The marketing team uses Facebook to deliver news about the brand and to generate excitement. While Dove Ice Cream has its own website and Facebook page, Snickers, Milky Way, M&M’S and Twix ice cream products piggyback off the brands’ efforts. Dove Ice Cream for example, had nearly 70,000 likes in January, and Dove Chocolate had 462,000 likes. By comparison, M&M’S had 2.7 million likes.
Mars considers itself to be a collaborative company and an adherent to the concept of Open Innovation. It will look anywhere for great ideas, and found one in, of all places, the appliance manufacturing industry. Mars patented a chocolate enrobing technique based on a powder-coating application. The ice cream division looked at its candy-making cousins and built its ice cream bar line based on production techniques used in candy manufacturing. Mars also collaborates with outside businesses. It holds ideation sessions with vendors as well as with its counterparts at Wrigley, which Mars acquired in 2008. Wrigley operates a global innovation center in Chicago.
The organization Great Place to Work ranked Mars Inc. 19th in its World’s Best Multinational Workplaces list. The organization cited Mars for its:
Additionally, Mars Inc. was recognized for having a high percentage of women in executive and senior management positions (27% globally) and a low employee turnover rate (8% globally).
Locating the corporate office in the production facility promotes communication among employees and helps to break down departmental silos. As production workers enter the plant, they see photos of sales reps and the accounts each serves. That reinforces the notion that the job of any employee affects that of another.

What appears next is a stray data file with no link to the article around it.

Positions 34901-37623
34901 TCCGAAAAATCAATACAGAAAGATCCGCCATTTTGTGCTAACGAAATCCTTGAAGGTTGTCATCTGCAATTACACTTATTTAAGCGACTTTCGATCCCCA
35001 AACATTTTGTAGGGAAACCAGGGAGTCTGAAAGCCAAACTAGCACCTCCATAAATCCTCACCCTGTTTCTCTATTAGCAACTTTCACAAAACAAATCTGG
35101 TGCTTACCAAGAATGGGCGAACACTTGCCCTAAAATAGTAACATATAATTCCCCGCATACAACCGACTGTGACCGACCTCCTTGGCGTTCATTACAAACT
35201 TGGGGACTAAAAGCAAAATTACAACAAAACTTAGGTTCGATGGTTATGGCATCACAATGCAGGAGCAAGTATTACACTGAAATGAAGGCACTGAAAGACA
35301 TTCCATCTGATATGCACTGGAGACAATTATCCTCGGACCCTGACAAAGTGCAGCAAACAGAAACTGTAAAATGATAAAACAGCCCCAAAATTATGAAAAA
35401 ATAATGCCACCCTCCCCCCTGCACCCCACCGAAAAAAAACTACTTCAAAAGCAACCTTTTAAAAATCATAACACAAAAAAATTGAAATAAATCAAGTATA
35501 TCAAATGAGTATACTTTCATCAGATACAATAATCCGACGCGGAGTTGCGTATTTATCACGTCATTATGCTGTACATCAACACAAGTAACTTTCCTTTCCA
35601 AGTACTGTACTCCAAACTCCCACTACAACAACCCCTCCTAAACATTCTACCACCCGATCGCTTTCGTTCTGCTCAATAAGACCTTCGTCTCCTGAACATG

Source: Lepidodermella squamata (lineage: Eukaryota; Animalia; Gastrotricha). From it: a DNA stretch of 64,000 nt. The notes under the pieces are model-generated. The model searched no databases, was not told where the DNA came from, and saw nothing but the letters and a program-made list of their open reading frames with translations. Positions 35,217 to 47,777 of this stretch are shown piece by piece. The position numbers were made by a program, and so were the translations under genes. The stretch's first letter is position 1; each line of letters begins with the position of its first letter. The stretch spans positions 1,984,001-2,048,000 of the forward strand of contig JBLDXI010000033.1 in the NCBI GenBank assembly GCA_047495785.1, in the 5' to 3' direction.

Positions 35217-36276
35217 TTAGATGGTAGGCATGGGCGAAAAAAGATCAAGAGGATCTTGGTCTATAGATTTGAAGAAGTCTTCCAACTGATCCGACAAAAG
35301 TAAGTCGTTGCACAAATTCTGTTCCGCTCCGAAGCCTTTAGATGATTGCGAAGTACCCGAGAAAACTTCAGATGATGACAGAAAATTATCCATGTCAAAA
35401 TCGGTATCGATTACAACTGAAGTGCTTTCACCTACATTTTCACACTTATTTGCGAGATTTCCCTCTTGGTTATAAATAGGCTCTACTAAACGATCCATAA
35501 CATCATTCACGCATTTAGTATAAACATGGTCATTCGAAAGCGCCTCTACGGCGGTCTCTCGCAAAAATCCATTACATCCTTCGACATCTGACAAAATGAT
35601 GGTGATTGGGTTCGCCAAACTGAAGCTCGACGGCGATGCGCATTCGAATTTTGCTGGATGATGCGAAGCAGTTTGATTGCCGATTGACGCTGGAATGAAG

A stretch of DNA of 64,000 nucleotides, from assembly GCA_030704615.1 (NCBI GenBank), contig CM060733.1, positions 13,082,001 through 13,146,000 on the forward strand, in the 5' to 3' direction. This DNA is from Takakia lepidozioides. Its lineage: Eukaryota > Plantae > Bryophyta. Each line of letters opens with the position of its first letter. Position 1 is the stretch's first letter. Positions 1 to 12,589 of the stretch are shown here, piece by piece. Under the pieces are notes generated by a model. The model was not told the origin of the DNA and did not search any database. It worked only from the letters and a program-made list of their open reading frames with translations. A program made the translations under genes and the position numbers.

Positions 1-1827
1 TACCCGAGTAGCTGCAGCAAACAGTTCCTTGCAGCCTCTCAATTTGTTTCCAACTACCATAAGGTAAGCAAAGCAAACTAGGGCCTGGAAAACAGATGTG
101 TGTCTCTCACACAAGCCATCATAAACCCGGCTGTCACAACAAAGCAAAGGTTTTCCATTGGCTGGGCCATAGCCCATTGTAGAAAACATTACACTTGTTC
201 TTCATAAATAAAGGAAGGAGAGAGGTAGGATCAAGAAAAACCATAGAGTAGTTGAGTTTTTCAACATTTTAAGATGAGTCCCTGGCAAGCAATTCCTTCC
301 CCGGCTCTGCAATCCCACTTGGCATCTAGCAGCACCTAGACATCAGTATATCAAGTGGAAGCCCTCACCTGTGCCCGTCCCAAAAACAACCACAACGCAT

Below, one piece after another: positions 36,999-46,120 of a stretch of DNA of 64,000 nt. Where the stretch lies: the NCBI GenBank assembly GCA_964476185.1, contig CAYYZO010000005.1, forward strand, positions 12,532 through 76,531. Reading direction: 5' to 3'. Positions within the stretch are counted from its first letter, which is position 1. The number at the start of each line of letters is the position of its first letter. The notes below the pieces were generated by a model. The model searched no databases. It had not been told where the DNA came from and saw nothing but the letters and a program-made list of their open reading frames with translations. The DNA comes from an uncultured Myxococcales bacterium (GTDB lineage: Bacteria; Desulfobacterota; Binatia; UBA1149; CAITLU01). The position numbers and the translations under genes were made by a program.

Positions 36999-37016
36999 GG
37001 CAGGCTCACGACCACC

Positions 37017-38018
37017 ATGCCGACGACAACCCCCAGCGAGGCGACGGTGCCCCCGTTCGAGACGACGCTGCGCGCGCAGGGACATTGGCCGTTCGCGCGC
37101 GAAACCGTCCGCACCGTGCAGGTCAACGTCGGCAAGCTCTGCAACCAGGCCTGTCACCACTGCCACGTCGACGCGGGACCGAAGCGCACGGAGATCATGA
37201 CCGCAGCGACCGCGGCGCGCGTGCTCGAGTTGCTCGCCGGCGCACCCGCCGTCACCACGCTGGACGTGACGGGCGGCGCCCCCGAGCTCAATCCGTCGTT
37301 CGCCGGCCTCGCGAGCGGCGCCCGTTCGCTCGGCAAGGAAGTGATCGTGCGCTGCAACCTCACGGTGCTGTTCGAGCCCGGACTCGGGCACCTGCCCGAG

The open office environment encourages interaction between marketing, procurement, sales and other departments. Mars is a user of in-house Wiki pages to share information during product development. The Wikis are a repository of information that team members access and update. The pages are particularly helpful in conducting reviews of completed projects (including both those that succeeded and failed, or stalled).
With expertise in turning candy bars into ice cream products, it’s natural to wonder how Mars could extend certain Wrigley brands into frozen novelties. A frozen yogurt, sorbet or fruit bar incorporating the fruit flavors of Starburst candies is one possibility, Hall says.
If one were to do a “cutting” on the company’s history, one would find that last summer’s adults-only ice cream truck was a sly nod to the Dove brand’s roots. One story has Dove founder Leo Stefanos despair of seeing children flee his candy store whenever they heard the tinkling bells of a roving ice cream truck. Another version has it that Stefanos was concerned for his son’s safety running after the truck. Either way, the chocolatier began making ice cream (Dovebar Ice Cream) to keep the customers in the store.
Today, Mars’ ice cream aims to drive consumers to retailers’ ice cream aisles. The company continues to find ways to keep consumers engaged with the brand, whether through promotions, product development or brand extensions. By no measure has the company exhausted its catalog of brands. There will be more novelties to come. DF